Don't leave it on the sidewalk! A number of resources are now available to help consumers recycle everything from electronics to fluorescent light bulbs to disposable batteries. It's not just paper, plastic and glass anymore.© Wikipedia
It’s true that recycling items other than paper, plastic and glass is still no easy task. But if you’re committed to unloading something without adding it to a landfill, a little research can go a long way. Fortunately there are some great resources out there to help.
One of the best is a May 2006 article published in E — The Environmental Magazine by Sally Deneen entitled "How to Recycle Practically Anything." Besides debunking myths about the ineffectiveness of municipal recycling programs, Deneen outlines where and how to recycle dozens of different types of household items not typically picked up by the recycling truck at your curbside.
Regarding compact fluorescent light bulbs (CFLs)—which shouldn’t be thrown in the trash as they contain trace amounts of the toxic heavy metal mercury—Deneen recommends first checking with your local household hazardous waste disposal facility to see if they will take them for recycling. If not, many hardware stores will take back spent CFLs. If none of these options pans out, a free online listing of companies that recycle CFLs can be found at the lampecycle.org website.
As for disposable batteries, Deneen says they, too, can usually be dropped off at municipal hazardous waste facilities, where they will be disassembled and their parts recycled for use in other products. If such facilities in your area won’t take them, some local or national retailers (such as Walgreen’s in some areas and Batteries Plus nationwide) may—just call and ask. Another option is to pay for the privilege by sending them to Battery Solutions, a mail-order company that will recycle them for 85 cents per pound.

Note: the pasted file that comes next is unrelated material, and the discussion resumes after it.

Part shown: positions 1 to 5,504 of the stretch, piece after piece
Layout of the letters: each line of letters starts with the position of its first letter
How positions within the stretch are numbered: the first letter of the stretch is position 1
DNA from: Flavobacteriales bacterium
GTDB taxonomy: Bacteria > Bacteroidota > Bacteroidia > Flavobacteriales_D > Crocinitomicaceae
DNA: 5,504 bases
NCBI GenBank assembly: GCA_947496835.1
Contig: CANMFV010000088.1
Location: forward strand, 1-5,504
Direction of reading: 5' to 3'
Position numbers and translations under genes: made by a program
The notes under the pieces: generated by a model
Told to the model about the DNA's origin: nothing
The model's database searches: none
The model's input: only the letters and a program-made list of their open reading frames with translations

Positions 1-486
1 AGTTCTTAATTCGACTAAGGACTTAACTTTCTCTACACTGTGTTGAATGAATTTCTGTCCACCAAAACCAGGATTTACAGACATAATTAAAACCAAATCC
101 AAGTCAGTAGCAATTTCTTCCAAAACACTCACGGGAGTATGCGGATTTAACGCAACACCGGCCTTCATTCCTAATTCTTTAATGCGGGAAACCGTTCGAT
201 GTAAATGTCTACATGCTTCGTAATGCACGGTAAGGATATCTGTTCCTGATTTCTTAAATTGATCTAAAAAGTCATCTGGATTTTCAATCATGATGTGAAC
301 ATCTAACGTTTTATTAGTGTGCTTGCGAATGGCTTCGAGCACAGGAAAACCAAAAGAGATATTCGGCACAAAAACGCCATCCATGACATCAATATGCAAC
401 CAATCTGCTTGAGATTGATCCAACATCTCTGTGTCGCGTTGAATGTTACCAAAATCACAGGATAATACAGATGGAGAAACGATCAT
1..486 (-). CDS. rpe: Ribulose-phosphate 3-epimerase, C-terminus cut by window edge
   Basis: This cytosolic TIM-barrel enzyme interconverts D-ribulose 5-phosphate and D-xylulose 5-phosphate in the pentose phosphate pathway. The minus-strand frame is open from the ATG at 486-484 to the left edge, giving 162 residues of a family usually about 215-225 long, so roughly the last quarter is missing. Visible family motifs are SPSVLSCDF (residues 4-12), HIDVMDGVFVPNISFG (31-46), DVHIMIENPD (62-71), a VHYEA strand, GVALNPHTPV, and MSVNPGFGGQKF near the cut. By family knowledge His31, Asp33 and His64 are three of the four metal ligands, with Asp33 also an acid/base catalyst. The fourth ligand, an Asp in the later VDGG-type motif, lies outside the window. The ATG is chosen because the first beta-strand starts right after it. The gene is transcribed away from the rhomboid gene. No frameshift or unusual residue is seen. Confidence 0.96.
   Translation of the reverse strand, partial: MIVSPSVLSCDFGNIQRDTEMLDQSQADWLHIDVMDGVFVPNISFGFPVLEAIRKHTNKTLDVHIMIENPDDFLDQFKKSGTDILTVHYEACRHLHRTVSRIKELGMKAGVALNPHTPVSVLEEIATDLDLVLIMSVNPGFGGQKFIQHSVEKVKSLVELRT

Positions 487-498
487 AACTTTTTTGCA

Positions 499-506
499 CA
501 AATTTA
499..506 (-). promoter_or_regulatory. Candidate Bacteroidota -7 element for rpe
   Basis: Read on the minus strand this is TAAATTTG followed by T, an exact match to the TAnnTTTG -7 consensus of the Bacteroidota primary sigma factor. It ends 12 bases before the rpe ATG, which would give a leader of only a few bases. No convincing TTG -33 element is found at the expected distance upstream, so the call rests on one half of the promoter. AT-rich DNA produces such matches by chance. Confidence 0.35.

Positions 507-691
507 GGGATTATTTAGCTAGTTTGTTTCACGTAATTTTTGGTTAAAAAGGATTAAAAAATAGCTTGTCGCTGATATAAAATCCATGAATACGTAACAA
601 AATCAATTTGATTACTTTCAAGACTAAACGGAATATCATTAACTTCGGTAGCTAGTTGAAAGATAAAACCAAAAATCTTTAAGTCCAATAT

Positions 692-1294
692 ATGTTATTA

Another common question is how to recycle (or at least responsibly dispose of) portable electronics—cell phones, video games, MP3 players, etc.—given that they usually contain heavy metals and chemicals that can pollute soils and groundwater. Deneen recommends dropping them off at your local Staples, Office Depot or Radio Shack store, which should take them back free of charge even if you didn’t buy them there. Another option would be shipping the worn out items to CollectiveGood (4508 Bibb Boulevard, Tucker, GA 30084), which will recycle them and donate the proceeds to the charity of your choice.
If you’re stumped about how or where to recycle an item, check out the Earth911.org website. It offers a free keyword-searchable, zip code-based database of municipal and commercial recycling and hazardous waste disposal facilities across the United States. The frequently updated database, which is funded by the U.S. Environmental Protection Agency as well as state governments and several non-profits, can also direct you to the proper municipal facility or local business to off-load potentially toxic items, like old tires or unused paint, in a safe and responsible manner. If you don’t have handy Internet access, give Earth911’s toll-free telephone hotline a call at 1-800-CLEANUP.
CONTACTS: "How to Recycle Practically Anything"; LampRecycle.org; Battery Solutions; CollectiveGood; Earth911.org